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Tonight is the night when we all need to reset our clocks to “spring forward” one hour for Daylight Saving Time.
But I don’t think this is a good idea.
What I don’t like about it is that it takes us off the natural order of time. It’s a man-made convention.
To make matters worse, this past week a group of bipartisan senators reintroduced a the Sunshine Protection Act that would make “enjoying Daylight Savings Time” a year-round occurrence. The bill has already passed on the state level in Florida (2018) California (2018) and Washington (2019) but requires change at the federal level to go into effect.
It may seem like we are individual bodies wandering randomly through our earthly environment, but in fact, our bodies are closely regulated by an inner clock taking cues from the cosmos.
The results of this cosmic connection are “circadian rhythms,” the 24-hour cycle of biological processes that have been widely observed in plants, animals, fungi, and even cyanobacteria.
This natural, internal process regulates the sleep–wake cycle and repeats on each rotation of the Earth roughly every 24 hours. It synchronizes the body of the organism with the daily cycle of the sun and can refer to any of the 24-hour rhythms that are driven by the circadian clock.
When I first became interested in orienting my life to Nature back in 1987, the first thing I started learning about was natural time.
In our industrial consumer material world we are oriented to clocks and calendars that are part of the industrial system. In the material world time is divided into standardized lengths—each minute has 60 second, each hour has 60 minutes, each day has 24 hours, each week has 7 days…
But in Nature, time is determined by the movement of the sun, the moon, and the stars, which are not so standard, but are actually what is occurring in life.
For the past month or so I have been on a mission to write a book…
I didn’t think it would take long but as I began to write, I had more and more insights about what I wanted to say, until it eventually became a 75-page ebook, which is about 150 pages if it were a 6×9 print book.
Of course, days and weeks are going by …
What I learned from this was that creative work takes its own time…
A reader sent me a piece from The New York Times Magazine, published a few weeks ago, about analog clocks.
Right at the beginning, the writer said that her younger sister (by only ten years) did not know how to read an analog clock! “No doubt that skill is disappearing from the populace,” she said, “Along with an avalanche of others: driving a stick shift, writing by hand, navigating by memory, using stamps.”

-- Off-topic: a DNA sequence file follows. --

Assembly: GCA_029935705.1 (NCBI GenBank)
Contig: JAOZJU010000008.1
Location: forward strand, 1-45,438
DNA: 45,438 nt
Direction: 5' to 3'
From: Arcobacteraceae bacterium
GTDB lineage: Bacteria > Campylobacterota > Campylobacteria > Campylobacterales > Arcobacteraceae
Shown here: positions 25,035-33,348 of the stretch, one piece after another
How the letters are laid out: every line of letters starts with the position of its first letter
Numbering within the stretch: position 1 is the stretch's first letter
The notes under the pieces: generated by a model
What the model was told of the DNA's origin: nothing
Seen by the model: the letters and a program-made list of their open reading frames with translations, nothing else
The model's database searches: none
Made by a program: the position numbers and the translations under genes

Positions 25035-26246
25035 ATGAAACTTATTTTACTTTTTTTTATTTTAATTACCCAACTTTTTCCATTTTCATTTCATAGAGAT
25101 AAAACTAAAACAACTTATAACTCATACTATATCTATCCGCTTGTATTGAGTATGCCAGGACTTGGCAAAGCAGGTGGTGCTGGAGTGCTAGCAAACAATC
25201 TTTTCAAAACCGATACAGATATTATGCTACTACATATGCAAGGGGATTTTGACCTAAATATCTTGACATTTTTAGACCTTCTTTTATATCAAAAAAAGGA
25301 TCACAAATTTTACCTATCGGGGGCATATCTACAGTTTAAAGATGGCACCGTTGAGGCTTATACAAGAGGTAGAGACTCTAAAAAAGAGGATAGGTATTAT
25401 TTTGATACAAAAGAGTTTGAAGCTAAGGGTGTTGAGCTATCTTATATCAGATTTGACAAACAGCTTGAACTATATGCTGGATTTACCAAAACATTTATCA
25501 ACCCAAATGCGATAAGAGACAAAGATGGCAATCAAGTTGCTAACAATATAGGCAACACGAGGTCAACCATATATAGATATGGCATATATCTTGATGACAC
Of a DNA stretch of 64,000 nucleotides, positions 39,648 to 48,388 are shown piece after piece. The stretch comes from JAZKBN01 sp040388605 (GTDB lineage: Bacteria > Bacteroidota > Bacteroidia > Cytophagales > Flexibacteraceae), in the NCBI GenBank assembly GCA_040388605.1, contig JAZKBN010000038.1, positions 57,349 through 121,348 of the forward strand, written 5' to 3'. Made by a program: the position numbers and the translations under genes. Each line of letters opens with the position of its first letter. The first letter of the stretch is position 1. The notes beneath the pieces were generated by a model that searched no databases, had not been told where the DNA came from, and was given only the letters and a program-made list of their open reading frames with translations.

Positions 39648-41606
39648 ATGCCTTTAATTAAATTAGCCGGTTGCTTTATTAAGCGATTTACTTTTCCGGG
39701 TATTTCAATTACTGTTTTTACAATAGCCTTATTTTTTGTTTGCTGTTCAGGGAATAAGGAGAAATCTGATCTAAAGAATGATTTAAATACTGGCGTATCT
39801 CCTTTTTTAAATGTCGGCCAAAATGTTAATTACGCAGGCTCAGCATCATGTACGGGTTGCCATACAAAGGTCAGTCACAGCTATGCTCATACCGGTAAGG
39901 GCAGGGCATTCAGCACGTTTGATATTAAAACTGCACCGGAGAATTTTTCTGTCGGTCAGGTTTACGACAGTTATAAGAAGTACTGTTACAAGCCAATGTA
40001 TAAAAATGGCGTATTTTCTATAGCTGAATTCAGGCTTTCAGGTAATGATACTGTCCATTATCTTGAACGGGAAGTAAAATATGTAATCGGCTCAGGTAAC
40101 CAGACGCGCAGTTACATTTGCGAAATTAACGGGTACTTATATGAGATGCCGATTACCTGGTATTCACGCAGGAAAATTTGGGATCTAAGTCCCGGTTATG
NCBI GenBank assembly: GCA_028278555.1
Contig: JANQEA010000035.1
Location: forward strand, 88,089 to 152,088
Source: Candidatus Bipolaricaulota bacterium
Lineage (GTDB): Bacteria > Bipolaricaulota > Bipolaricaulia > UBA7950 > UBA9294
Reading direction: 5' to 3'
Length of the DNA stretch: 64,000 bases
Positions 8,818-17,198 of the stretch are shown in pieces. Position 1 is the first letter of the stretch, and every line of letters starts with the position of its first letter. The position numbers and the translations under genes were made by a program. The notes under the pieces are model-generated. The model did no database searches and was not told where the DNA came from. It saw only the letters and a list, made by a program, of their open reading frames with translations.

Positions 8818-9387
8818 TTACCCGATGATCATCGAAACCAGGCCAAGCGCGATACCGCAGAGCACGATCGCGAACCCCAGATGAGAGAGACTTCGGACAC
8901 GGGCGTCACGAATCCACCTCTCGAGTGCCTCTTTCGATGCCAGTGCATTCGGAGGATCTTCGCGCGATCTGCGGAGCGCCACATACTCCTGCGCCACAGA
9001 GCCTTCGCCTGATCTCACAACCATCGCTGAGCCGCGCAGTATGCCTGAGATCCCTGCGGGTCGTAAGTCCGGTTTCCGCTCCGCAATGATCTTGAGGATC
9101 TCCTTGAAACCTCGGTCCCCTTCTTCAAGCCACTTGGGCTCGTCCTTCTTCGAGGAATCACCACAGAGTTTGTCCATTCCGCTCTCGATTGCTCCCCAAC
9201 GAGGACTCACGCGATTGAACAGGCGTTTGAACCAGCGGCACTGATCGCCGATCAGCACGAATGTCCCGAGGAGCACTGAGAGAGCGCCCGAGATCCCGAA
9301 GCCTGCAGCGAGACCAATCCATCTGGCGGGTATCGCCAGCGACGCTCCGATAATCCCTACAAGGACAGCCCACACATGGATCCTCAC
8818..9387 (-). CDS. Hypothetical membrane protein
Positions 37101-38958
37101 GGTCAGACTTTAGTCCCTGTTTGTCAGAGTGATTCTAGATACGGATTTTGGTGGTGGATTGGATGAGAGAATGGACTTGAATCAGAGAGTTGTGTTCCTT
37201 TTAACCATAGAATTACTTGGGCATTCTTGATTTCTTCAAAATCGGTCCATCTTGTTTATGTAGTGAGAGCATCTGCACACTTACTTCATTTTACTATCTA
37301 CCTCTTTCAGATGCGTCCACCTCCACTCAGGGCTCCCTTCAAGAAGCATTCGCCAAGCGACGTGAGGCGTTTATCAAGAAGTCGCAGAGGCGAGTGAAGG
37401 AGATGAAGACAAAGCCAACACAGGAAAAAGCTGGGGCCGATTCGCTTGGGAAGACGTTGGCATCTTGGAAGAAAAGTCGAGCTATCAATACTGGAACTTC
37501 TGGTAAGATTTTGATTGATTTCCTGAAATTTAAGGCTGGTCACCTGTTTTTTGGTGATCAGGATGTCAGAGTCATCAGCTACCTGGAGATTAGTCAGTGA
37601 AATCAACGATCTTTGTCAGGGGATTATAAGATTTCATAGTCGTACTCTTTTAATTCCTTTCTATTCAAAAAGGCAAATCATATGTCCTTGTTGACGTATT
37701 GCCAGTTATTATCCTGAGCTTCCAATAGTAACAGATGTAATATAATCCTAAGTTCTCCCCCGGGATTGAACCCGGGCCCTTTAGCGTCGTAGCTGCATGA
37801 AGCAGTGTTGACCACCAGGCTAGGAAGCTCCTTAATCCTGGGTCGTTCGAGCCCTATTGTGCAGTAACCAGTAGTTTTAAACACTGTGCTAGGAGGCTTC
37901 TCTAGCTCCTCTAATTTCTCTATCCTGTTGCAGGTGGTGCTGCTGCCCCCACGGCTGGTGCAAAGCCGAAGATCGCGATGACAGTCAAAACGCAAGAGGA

And then the next paragraph was devoted entirely to instructions for reading an analog clock.
I often wake up at various times between midnight and 6am with thoughts I want to write down. For this reason I usually keep my journal and next to my bed, or as a backup a pad or two of paper in case I left my journal in my office.
Sometimes I am simply writing what happened the day before, in which case I date the page for the previous day and catch up on whatever happened and my comments during the darkness between the days.
But other times I want to write down something that has just occurred to me, and I’ve been confused as to whether the proper date is yesterday or tomorrow.
Yesterday I woke up wondering if today was the first day of Winter Solstice. I felt like solstice had begun for me, but wasn’t completely certain about what was going on with the sun.
So I looked it up on Time & Date. They have a page called Sunrise, Sunset, and Daylength which shows the day length for any place in the world on any day.
As I said in Celebrating Winter Solstice, the length of day is within a minute from day to day for a period of days. So I celebrate Winter Solstice for ten days instead of one. But I was in a different location, so I didn’t know how that would affect my Winter Solstice calculation.
Many years ago I had an “a year and a day” appointment book, which had an explanation at the beginning about the meaning of “a year and a day”.
Now I’m telling you this from memory, so it may not be accurate, but if I remember correctly, at some early point in history when calendars were still being developed, the “year” was 364 days and “a day” was an day outside of the year. So the old year would end, “a day” would pass, and then the new year would begin. There was a day-long festival on “a day” and that was that.